We come to the second figure in the chart of sixteen figures. The figure looks something like this:
Instead of the brightness and paleness of pink and white, this time we’re confronted with a dark green earthiness. Green in a green background, with black and green as the figure and its ground — only one narrow stripe of red relieves the greenness. The second figure in geomancy is Amissio, consisting of six dots arranged in this pattern that resembles two triangles both pointing upwards. It’s generally regarded as a figure of loss, which is what the word Amissio means in Latin: Loss.
In imagery, Amissio is said to represent a bag of money, its drawstrings loosened, and dumped out. Held between thumb and forefinger, the skin of the bag is just that — a shell, emptied of what made it valuable — the living, fluid coin of the realm that served as the tool of commerce, the proof of measurable success, the engine of well-being, the current of currency. It’s all gone. Spent. Poof. Zoom. Whups.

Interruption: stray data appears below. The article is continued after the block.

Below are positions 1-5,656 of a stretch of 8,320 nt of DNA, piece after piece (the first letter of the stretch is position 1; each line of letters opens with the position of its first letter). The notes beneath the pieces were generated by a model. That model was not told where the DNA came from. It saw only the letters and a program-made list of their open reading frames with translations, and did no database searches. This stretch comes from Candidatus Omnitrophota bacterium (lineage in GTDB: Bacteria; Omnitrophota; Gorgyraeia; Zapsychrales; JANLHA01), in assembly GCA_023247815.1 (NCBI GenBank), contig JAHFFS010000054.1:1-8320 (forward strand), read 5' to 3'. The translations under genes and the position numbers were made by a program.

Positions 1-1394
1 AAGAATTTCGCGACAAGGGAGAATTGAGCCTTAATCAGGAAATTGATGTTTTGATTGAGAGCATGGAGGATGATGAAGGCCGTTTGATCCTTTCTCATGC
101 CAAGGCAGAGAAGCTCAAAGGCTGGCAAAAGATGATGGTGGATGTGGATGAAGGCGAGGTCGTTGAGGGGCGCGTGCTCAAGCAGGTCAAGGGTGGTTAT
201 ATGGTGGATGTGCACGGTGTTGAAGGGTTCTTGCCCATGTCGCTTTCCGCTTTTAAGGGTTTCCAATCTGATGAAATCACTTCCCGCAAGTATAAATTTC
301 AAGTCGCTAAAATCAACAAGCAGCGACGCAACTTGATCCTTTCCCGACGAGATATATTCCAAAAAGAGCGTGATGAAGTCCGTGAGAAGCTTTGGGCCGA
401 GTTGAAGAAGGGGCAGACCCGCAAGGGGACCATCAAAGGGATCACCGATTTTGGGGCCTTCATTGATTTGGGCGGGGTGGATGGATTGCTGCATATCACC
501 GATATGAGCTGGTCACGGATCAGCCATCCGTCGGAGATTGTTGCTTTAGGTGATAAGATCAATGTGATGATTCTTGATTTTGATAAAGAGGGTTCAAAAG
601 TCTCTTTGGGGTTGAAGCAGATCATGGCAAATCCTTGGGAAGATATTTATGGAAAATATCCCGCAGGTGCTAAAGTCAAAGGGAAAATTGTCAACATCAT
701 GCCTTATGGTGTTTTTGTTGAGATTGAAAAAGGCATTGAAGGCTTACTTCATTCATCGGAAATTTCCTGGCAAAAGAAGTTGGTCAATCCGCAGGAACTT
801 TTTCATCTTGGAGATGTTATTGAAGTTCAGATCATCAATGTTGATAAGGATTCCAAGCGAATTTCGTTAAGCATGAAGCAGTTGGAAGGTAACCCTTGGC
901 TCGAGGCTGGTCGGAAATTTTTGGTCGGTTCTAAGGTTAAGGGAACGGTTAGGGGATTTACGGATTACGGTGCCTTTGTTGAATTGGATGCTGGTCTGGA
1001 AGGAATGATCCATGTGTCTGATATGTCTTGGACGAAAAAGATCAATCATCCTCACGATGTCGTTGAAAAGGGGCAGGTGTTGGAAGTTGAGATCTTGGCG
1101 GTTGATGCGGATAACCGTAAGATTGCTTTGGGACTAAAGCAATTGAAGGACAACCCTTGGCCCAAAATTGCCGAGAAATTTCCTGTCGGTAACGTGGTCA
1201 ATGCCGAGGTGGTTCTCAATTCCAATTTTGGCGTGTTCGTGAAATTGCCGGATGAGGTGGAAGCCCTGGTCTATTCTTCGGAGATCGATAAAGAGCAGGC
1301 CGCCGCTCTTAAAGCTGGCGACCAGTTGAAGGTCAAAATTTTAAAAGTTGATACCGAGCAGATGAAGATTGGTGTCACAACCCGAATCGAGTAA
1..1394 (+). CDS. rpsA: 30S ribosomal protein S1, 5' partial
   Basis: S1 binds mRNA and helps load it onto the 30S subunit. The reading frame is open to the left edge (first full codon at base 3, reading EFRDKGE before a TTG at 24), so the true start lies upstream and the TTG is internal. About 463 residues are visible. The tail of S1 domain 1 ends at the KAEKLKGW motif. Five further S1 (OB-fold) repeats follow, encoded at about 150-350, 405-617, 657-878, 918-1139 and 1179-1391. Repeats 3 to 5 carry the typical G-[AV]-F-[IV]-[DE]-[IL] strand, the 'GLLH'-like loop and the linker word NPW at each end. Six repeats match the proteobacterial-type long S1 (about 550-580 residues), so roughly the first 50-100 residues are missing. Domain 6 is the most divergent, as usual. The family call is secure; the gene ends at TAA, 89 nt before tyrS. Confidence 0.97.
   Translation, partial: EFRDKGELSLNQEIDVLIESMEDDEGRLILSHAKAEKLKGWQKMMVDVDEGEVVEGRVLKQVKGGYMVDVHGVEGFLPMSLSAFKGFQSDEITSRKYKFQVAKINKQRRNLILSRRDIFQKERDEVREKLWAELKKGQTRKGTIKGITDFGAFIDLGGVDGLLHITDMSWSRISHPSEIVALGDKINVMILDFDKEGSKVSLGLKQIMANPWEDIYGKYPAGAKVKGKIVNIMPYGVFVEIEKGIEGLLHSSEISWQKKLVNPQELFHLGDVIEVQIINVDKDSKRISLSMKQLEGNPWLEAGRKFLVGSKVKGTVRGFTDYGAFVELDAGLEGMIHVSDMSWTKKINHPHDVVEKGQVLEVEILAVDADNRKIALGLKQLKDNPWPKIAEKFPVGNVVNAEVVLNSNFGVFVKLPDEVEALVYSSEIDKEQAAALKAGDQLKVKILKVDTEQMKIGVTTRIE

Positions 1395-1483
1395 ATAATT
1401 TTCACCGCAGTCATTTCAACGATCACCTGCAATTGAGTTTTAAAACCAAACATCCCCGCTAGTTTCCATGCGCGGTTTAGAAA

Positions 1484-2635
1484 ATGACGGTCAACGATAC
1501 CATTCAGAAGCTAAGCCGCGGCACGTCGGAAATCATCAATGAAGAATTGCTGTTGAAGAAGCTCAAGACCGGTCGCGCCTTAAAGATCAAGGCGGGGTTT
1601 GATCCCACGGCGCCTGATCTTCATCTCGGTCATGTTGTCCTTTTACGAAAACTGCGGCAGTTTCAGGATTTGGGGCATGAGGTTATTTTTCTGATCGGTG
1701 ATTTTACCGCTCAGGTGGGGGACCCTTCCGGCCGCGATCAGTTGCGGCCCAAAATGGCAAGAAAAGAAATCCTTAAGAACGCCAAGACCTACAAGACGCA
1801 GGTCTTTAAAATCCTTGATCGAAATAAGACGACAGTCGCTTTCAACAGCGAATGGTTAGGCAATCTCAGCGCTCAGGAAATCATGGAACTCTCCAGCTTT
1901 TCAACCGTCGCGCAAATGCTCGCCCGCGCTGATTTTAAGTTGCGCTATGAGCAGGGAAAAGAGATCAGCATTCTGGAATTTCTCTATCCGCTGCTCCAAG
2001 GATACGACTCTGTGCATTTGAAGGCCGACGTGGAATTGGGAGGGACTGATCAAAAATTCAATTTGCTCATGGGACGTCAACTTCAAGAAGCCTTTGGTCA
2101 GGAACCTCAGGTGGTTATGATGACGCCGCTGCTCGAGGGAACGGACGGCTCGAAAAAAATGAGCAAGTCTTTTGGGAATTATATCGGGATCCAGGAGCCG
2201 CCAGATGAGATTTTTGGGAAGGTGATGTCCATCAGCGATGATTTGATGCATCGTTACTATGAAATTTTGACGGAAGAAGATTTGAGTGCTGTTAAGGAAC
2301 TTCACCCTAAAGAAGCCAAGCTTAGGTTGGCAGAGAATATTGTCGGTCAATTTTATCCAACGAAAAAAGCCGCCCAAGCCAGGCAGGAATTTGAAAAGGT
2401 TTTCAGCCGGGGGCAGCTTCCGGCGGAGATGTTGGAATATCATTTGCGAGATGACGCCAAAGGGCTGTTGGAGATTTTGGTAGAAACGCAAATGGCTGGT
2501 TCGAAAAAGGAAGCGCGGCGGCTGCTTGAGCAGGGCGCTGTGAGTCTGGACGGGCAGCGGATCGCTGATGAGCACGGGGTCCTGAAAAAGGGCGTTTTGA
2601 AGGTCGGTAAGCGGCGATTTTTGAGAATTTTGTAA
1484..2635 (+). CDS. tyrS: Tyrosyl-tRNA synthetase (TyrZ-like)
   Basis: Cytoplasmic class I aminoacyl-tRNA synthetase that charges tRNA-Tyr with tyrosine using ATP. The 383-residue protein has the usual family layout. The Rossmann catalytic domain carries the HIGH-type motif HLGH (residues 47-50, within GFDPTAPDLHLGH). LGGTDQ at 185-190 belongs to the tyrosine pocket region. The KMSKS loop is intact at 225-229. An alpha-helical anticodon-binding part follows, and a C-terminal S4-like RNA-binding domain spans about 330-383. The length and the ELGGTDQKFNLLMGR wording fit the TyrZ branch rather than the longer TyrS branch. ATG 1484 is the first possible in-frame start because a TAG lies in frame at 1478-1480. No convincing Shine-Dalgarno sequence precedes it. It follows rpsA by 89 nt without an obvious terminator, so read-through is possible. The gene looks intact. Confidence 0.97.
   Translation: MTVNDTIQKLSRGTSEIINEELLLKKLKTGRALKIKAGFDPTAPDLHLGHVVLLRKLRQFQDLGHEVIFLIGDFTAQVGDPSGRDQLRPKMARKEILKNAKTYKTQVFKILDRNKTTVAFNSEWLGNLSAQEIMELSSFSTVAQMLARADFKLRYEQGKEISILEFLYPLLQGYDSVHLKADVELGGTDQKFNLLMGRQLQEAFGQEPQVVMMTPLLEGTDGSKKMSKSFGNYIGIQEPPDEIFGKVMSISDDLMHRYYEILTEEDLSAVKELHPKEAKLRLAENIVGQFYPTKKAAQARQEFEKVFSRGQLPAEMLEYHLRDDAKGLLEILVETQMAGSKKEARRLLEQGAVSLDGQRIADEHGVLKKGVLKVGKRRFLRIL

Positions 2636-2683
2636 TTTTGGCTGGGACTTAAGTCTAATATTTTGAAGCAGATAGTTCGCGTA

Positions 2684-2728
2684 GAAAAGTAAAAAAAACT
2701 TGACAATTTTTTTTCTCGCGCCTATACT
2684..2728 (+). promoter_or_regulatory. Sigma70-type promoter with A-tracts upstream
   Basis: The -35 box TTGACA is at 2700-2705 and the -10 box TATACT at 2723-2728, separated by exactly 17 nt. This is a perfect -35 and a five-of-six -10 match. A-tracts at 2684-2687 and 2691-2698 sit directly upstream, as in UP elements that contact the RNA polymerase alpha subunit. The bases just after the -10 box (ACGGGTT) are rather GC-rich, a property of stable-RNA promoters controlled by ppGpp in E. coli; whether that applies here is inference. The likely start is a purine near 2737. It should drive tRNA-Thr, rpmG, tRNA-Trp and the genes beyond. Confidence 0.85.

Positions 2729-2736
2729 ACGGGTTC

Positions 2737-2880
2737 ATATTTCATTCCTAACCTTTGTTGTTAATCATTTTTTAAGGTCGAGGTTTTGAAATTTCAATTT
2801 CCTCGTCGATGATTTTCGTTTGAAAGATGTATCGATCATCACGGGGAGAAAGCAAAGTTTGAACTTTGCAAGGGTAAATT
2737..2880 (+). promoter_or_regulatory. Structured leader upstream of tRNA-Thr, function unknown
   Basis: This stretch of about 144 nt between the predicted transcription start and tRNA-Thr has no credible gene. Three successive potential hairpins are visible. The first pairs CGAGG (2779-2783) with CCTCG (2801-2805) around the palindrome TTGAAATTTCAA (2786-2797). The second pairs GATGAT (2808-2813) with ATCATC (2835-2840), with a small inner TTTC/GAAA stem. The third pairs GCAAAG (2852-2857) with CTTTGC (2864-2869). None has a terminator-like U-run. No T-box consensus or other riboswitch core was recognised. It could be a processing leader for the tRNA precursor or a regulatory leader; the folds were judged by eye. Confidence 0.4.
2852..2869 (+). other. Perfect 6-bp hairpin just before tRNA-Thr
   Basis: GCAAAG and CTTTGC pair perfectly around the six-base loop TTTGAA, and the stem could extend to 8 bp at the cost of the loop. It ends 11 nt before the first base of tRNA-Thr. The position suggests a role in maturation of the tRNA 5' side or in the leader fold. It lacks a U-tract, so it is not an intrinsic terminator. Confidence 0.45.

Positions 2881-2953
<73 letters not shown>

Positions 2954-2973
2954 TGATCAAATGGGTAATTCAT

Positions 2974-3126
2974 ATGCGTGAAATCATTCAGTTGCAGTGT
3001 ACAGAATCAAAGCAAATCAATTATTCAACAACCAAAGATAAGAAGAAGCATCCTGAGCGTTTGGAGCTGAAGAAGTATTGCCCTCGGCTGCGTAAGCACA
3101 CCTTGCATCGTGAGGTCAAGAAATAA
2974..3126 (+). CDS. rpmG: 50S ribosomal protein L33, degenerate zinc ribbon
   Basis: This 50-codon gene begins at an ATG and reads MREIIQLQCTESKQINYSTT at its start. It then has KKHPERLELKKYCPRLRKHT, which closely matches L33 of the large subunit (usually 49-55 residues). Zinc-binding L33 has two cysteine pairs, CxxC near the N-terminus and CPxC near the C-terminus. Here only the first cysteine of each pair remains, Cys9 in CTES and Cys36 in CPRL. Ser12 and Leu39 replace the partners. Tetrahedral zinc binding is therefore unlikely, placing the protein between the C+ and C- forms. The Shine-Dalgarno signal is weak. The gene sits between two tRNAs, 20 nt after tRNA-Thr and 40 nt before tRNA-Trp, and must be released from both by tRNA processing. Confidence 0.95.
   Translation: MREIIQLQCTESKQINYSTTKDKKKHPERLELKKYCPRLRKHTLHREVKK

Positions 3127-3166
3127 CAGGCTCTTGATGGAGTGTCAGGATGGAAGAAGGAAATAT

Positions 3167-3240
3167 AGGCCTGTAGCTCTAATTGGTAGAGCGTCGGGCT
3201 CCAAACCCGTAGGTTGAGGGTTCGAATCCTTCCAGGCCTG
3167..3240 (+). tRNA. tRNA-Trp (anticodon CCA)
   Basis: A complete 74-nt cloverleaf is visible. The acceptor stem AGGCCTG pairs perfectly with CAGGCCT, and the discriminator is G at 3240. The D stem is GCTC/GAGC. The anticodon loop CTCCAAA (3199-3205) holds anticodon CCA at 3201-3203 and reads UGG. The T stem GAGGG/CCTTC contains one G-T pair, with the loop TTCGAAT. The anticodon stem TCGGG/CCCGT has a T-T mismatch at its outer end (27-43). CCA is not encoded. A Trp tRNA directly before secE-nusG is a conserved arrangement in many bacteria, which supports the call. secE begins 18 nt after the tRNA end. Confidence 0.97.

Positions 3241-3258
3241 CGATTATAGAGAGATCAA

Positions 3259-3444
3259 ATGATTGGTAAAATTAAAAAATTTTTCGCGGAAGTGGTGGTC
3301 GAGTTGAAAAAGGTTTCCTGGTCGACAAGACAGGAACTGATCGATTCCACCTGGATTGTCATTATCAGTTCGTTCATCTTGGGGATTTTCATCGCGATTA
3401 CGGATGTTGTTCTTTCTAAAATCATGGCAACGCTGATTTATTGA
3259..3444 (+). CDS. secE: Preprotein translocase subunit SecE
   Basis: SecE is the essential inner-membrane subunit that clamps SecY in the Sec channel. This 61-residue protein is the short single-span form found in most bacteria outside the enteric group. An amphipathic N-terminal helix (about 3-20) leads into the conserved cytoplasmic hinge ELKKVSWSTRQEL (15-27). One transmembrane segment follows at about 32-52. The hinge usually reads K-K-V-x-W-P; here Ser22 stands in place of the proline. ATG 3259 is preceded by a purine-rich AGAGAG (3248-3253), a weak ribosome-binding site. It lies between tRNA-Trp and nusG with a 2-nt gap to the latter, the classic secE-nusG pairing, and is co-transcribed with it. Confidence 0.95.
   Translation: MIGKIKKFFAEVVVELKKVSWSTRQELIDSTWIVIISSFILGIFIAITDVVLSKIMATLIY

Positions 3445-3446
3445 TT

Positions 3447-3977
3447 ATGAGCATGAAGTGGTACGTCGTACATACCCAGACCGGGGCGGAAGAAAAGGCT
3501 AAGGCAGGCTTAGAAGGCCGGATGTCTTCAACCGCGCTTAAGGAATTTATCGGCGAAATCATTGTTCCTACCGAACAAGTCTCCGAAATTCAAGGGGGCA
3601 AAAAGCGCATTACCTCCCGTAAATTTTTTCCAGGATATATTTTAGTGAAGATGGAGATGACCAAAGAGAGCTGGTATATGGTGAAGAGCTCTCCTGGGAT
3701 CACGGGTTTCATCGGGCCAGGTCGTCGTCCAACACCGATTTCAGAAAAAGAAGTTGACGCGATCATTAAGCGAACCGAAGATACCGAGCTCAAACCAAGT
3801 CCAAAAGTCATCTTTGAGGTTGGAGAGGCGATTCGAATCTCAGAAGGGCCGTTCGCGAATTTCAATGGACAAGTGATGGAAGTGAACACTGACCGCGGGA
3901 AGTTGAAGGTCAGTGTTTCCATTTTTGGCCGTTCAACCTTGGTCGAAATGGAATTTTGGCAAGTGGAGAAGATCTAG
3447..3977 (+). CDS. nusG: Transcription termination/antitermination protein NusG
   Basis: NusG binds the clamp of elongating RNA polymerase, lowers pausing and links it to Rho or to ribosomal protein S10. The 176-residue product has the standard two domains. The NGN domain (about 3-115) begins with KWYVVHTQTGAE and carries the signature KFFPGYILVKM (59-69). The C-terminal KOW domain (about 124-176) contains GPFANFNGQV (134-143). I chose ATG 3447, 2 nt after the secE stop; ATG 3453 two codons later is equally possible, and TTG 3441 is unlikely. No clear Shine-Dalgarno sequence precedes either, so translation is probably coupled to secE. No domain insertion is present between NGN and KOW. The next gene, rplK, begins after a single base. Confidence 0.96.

In elemental terms, loss is a very earthy experience, or an experience of Earth. You had a thing, and you lost or gave it away. It was matter that you claimed ownership over. And now it is matter that belongs to someone else. From the ‘outside’, Amissio looks like a very material thing — first you had money, and then you didn’t; a thing was in your possession, and likely on your person in some fashion, and now it isn’t on your person or in your house. It has departed from you. That’s a very materialistic experience.